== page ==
Holding their biggest rally so far, opposition leaders stood by their demands for the formation of an interim government and conduct of snap general elections. They again blamed Pashinian for sweeping Armenian territorial losses in and around Nagorno-Karabakh suffered during the recent war with Azerbaijan.
The anti-government street protests were sparked by a Russian-brokered ceasefire that stopped the six-week war on November 10. The opposition forces accuse Pashinian’s government of mishandling the war and capitulating to Baku.
They held their latest demonstration three days after nominating veteran politician Vazgen Manukian as a caretaker prime minister who they believe should prepare for and hold the elections within a year.
“We could have prevented the war,” Manukian told thousands of people who gathered in Yerevan’s Liberty Square. “We could have won the war. We could have ended the war earlier and with minor losses.”
Manukian made clear that his interim administration would not walk away from the Armenian-Azerbaijani ceasefire agreement. He said it would seek instead to ensure that the agreement’s ambiguous provisions are interpreted in Armenia’s favor.
The crowd then marched to Pashinian’s official residence tightly guarded by riot police and other security forces.
Ishkhan Saghatelian, a leader of the opposition Armenian Revolutionary Federation (Dashnaktsutyun), read out the opposition ultimatum there. “Nikol must go. Period,” he said.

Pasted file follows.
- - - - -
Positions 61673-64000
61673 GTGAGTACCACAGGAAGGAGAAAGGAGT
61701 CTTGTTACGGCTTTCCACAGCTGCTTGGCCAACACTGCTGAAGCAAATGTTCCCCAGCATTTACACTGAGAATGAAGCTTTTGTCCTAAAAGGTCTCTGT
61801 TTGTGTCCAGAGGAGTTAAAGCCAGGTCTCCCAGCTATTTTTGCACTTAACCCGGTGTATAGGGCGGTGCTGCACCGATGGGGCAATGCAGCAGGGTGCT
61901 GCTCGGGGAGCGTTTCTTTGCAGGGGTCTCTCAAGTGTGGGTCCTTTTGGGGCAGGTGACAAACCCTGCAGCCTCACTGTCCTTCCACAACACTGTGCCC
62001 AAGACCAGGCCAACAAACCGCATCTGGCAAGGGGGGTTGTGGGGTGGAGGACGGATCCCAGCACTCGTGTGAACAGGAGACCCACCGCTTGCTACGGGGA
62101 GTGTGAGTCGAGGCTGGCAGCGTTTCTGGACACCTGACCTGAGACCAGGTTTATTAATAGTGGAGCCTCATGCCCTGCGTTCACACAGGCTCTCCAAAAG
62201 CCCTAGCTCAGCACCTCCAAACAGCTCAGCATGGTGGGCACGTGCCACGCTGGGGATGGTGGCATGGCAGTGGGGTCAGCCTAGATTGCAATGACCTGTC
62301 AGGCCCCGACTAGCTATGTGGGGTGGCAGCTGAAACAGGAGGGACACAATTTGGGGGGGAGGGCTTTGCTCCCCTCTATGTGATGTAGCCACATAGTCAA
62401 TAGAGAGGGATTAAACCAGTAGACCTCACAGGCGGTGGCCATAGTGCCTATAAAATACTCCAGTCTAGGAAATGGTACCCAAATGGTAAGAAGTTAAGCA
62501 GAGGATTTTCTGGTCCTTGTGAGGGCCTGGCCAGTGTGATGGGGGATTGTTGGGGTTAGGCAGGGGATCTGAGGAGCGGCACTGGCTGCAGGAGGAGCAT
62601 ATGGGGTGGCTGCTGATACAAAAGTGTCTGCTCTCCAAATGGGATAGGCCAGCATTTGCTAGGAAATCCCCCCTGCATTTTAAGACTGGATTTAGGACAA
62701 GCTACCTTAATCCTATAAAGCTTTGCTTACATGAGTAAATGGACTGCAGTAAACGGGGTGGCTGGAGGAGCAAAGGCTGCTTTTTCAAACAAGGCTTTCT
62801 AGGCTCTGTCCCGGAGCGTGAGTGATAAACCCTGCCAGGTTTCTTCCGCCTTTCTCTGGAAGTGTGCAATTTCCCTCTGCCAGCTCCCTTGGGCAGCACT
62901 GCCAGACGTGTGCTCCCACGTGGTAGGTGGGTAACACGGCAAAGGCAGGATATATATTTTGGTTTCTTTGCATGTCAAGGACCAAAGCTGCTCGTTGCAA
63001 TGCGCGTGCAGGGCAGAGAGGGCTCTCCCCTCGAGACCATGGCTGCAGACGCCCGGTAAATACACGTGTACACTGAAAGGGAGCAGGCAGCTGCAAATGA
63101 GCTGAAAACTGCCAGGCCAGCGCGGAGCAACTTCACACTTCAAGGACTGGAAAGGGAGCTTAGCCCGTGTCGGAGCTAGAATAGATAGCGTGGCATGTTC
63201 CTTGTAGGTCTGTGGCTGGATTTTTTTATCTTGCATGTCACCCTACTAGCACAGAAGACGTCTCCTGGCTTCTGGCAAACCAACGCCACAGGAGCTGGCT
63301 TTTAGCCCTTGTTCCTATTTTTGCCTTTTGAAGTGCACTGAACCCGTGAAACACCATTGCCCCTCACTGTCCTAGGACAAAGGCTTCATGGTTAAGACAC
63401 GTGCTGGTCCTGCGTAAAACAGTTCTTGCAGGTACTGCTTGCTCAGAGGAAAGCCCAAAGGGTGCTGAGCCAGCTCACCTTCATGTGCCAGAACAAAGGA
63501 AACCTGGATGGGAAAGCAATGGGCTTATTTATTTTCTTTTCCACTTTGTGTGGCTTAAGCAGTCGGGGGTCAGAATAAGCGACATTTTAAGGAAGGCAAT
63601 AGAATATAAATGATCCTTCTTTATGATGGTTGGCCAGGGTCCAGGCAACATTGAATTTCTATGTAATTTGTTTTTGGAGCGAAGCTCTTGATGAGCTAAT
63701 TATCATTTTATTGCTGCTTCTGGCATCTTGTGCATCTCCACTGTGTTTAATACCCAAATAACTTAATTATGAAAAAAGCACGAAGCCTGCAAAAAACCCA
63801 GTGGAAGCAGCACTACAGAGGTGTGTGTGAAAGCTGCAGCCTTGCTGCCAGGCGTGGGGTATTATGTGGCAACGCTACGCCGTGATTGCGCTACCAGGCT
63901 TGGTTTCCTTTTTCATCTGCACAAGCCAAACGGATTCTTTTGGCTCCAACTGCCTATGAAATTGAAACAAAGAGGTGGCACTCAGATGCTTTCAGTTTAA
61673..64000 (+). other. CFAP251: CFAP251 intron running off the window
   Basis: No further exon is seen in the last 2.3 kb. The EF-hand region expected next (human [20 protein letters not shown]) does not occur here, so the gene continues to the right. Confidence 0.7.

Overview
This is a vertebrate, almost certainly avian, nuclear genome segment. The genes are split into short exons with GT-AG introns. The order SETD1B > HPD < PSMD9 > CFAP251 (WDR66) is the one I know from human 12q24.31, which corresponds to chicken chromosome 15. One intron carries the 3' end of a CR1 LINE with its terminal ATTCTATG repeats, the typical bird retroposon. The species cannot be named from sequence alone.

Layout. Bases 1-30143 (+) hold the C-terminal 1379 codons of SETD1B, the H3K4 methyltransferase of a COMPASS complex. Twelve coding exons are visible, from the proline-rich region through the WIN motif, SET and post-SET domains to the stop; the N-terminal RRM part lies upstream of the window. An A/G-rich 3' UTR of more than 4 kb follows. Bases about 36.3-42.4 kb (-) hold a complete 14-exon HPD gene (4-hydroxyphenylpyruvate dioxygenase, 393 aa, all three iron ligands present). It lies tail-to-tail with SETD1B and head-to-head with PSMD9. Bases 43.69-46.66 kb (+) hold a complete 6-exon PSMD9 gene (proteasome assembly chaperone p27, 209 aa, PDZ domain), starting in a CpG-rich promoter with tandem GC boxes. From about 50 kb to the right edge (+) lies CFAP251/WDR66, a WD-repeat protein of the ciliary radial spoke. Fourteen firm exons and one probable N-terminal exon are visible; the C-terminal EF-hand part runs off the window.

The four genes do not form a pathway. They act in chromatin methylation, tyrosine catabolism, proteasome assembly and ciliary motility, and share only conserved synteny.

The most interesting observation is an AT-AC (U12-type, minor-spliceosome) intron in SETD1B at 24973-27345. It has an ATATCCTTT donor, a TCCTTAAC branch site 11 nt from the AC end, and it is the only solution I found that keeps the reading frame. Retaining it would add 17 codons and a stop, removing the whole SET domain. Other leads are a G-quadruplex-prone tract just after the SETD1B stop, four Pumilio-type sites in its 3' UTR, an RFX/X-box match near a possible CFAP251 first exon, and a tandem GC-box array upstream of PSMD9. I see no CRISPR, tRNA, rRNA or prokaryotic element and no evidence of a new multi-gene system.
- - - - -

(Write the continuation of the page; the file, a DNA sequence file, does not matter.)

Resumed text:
Saghatelian warned that the opposition will launch a nationwide campaign of “civil disobedience” if Pashinian fails to announce his resignation by Tuesday noon.
The idea of an interim government and fresh elections is also backed by President Armen Sarkissian and a growing number of public figures. Pashinian has rejected it so far.
The prime minister again signaled no plans to resign or agree to snap polls in a televised address to the nation aired on Saturday morning. He said he is not clinging to power and only wants to ensure that “the people stay in power.”
Pashinian emphasized the fact that Armenia’s last parliamentary elections, held in December 2018 and won by his My Step bloc, were widely recognized as democratic. In an apparent reference to the country’s former leaders, he said that “some circles” want to come to power through a fraudulent vote.
President Sarkissian insisted, meanwhile, that Armenia is in a “deep post-war crisis.” “The government cannot act in the spirit of the [public] mood of 2018,” he said in a statement issued later in the day. “Today’s reality is completely different.”